An Elaborate Employment Con in the Internet Age

The story is an old one, but the tech gives it a bunch of new twists:

Gemma Brett, a 27-year-old designer from west London, had only been working at Madbird for two weeks when she spotted something strange. Curious about what her commute would be like when the pandemic was over, she searched for the company’s office address. The result looked nothing like the videos on Madbird’s website of a sleek workspace buzzing with creative-types. Instead, Google Street View showed an upmarket block of flats in London’s Kensington.


Using online reverse image searches they dug deeper. They found that almost all the work Madbird claimed as its own had been stolen from elsewhere on the internet—and that some of the colleagues they’d been messaging online didn’t exist.


At least six of the most senior employees profiled by Madbird were fake. Their identities stitched together using photos stolen from random corners of the internet and made-up names. They included Madbird’s co-founder, Dave Stanfield—despite him having a LinkedIn profile and Ali referring to him constantly. Some of the duped staff had even received emails from him.

Read the whole sad story. What’s amazing is how shallow all the fakery was, and how quickly it all unraveled once people started digging. But until there’s suspicion enough to dig, we take all of these things at face value. And in COVID times, there’s no face-to-face anything.

Posted on February 24, 2022 at 6:13 AM18 Comments


Tom February 24, 2022 6:58 AM

Saw this story a few days ago. What I find weird is that there’s no really obvious motivation for it. Was this a “fake it until you make it” effort? Was the hope that work would roll in? From what I could see on the BBC’s story, the company never actually won any contracts or did any work or made any money whatsoever. So what was the scammer getting out of it?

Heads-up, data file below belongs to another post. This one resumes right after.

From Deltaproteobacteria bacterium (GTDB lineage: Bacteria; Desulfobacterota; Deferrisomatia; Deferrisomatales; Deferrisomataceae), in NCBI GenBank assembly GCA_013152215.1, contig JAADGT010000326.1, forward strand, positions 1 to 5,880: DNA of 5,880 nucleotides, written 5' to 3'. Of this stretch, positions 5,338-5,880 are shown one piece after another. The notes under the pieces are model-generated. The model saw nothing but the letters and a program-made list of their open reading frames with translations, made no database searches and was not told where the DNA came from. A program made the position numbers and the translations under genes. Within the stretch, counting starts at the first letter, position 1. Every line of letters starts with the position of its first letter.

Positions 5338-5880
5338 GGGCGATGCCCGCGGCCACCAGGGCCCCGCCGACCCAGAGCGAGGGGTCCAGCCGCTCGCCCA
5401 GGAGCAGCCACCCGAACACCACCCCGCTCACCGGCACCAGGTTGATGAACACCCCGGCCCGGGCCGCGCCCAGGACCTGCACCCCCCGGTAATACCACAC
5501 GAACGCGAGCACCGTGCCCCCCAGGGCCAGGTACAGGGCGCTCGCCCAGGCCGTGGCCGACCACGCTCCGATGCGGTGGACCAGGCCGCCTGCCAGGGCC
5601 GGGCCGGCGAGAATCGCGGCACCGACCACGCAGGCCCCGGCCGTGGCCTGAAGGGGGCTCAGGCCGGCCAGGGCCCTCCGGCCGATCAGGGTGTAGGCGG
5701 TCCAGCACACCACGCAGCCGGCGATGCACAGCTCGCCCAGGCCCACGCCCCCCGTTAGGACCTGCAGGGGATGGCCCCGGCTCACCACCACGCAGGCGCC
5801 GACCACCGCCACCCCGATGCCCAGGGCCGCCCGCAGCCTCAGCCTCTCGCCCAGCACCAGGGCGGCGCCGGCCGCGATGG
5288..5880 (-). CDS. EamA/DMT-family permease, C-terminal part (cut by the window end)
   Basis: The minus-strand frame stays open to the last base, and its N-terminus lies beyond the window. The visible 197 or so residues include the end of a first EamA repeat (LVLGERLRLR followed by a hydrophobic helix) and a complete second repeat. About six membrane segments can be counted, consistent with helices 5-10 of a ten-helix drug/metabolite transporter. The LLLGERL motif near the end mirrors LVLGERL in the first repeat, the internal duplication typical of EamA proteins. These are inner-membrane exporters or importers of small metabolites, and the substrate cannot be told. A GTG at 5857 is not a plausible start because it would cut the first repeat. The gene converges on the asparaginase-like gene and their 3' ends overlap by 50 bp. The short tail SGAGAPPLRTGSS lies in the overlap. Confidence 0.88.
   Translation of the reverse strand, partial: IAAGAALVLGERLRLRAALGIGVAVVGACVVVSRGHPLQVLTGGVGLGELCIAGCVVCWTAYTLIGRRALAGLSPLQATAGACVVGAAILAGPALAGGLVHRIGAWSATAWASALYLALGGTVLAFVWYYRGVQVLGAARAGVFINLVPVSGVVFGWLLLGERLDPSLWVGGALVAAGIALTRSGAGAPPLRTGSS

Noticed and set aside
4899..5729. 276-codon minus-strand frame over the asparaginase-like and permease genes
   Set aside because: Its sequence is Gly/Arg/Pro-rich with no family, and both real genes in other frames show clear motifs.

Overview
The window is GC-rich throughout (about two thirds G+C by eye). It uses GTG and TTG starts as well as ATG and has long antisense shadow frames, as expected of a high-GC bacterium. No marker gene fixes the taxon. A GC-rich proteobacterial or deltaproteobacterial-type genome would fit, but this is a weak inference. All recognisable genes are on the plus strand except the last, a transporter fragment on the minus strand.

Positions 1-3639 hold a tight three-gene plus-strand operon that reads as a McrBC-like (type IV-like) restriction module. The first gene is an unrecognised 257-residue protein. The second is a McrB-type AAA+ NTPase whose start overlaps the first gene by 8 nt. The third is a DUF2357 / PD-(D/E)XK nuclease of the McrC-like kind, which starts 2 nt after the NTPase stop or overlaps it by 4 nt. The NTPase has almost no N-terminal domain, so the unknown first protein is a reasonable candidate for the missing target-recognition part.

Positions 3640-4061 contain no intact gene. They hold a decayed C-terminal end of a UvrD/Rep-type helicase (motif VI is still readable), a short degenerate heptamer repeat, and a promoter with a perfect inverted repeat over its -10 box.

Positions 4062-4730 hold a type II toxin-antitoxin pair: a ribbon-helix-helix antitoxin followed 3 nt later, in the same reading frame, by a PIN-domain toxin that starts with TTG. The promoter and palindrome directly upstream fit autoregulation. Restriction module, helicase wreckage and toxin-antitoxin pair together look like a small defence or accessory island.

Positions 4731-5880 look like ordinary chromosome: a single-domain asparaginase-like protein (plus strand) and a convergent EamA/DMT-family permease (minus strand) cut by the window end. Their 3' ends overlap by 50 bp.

One possibility the article doesn’t mention is COVID support payments. Some of these have frighteningly little oversight. The BBC were reporting on one company a couple of months ago that had claimed around £25 million. When they went looking, the company was registered in the UK but the sole director and shareholder was an Indian national and resident and the company’s registerd address was a service that scanned mail and emailed it on. The company’s sole purpose was claiming COVID support payments. Initially for two employees, but this was slowly bumped up every month or two until it was dozens. The fraudster then decided to go for the jackpot and claimed for 2,000 employees. HMRC payed out but then went investigating what exactly this company with thousands of employees that no-one had heard of and had no other tax records did. The guy just did a runner with the money.

Kenn799 February 24, 2022 10:18 AM

…uhh, so how do we know this alleged ‘Gamma Brett’ story is not fake itself ??

Deception & Misrepresentation in human dealings are as old as the human race — and certainly not a unique risk of online interactions,

Phony employment scams, fraudulent marketing/sales/financial schemes, and elaborate political propaganda have been around forever. We are constantly flooded with fiction and disinformation, much of it from seemingly trustwotrhy sources.

Ted February 24, 2022 10:26 AM

This is so sinister. It looks like a documentary was also released with this reporting. It’s called “Jobfished.”

If you are in the UK, you may be able to watch it via a link in the original story. If not, it appears it’s on YouTube.